Eggplant’s Arrival Heralded ‘Middle Eastern Diet,’ Researchers Say

Eggplant (Hamodia)

Next to milk and honey (and maybe olives), there is almost no more natural food product identified with Israel than the eggplant – but new findings indicate that the purple plant is a relative newcomer to the country. Researchers excavating an 1,100 year old trash pit in the City of David outside Yerushalayim’s Old City believe they have found the remains of the earliest eggplants ever found in Israel.

The remains come in the form of hardy eggplant seeds which were able to survive the eons. Archaeology Authority researchers have narrowed down their origins to between 750 and 940 of the common era. The researchers said that the eggplant was likely brought to Eretz Yisrael from Persia, by either Jewish or Muslim traders. The Persians had actually controlled the Holy Land for several years in the early 600s, and researchers believe they may yet find even older remains of eggplants corresponding to that period.

The seeds were found in a trash pit that contained the remains of many other foods, including grapes, dates, legumes, edible grasses, fish, bones of animals, and other items. Also found were eating utensils, including one with the Arabic inscription “barakeh” (bracha).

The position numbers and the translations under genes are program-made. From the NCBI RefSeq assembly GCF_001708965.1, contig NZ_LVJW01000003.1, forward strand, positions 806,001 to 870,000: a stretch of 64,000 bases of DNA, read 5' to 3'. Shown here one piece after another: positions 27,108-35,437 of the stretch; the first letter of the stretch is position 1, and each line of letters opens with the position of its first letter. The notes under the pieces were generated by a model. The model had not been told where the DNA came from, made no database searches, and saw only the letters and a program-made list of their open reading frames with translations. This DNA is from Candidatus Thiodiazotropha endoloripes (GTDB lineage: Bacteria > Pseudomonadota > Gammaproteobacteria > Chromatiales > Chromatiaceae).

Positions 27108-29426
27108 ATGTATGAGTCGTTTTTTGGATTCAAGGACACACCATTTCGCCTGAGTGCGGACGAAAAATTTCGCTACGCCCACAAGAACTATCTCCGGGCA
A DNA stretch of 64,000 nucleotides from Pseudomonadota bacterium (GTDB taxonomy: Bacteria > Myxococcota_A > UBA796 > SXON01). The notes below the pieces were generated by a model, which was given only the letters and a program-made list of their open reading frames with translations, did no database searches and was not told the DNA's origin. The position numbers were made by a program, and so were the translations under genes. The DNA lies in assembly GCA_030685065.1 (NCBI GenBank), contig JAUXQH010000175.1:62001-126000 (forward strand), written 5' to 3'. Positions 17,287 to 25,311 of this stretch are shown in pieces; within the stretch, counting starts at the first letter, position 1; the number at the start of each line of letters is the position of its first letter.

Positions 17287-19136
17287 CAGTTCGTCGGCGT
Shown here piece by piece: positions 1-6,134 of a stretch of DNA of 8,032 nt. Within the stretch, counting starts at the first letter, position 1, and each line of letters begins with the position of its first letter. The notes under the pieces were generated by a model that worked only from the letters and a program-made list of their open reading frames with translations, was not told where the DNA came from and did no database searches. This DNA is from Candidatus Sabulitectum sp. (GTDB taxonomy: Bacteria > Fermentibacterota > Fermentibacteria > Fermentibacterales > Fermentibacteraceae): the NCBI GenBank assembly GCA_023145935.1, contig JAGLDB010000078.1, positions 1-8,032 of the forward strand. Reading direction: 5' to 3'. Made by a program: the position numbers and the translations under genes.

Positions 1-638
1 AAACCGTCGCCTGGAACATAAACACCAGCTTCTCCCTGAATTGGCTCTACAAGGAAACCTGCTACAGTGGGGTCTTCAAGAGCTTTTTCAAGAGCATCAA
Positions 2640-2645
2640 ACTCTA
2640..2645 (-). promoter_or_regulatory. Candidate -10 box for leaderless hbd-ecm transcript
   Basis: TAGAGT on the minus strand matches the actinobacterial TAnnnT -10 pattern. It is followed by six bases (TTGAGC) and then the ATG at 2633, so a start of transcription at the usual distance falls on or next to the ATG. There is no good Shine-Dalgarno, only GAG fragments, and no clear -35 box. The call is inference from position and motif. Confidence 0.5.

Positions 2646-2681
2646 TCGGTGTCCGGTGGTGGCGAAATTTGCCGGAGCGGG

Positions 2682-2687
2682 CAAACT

According to the researchers, the period in question was one in which “residents of the country were exposed to new fruits and vegetables. Several of them, like the eggplant, became very popular, and brought about significant changes in the diet of inhabitants. The new foods gave residents a more varied and interesting diet than they had previously. It appears that this was when the ‘Middle Eastern diet’ as we know it, based largely on fruits, vegetables and legumes, began to form.”

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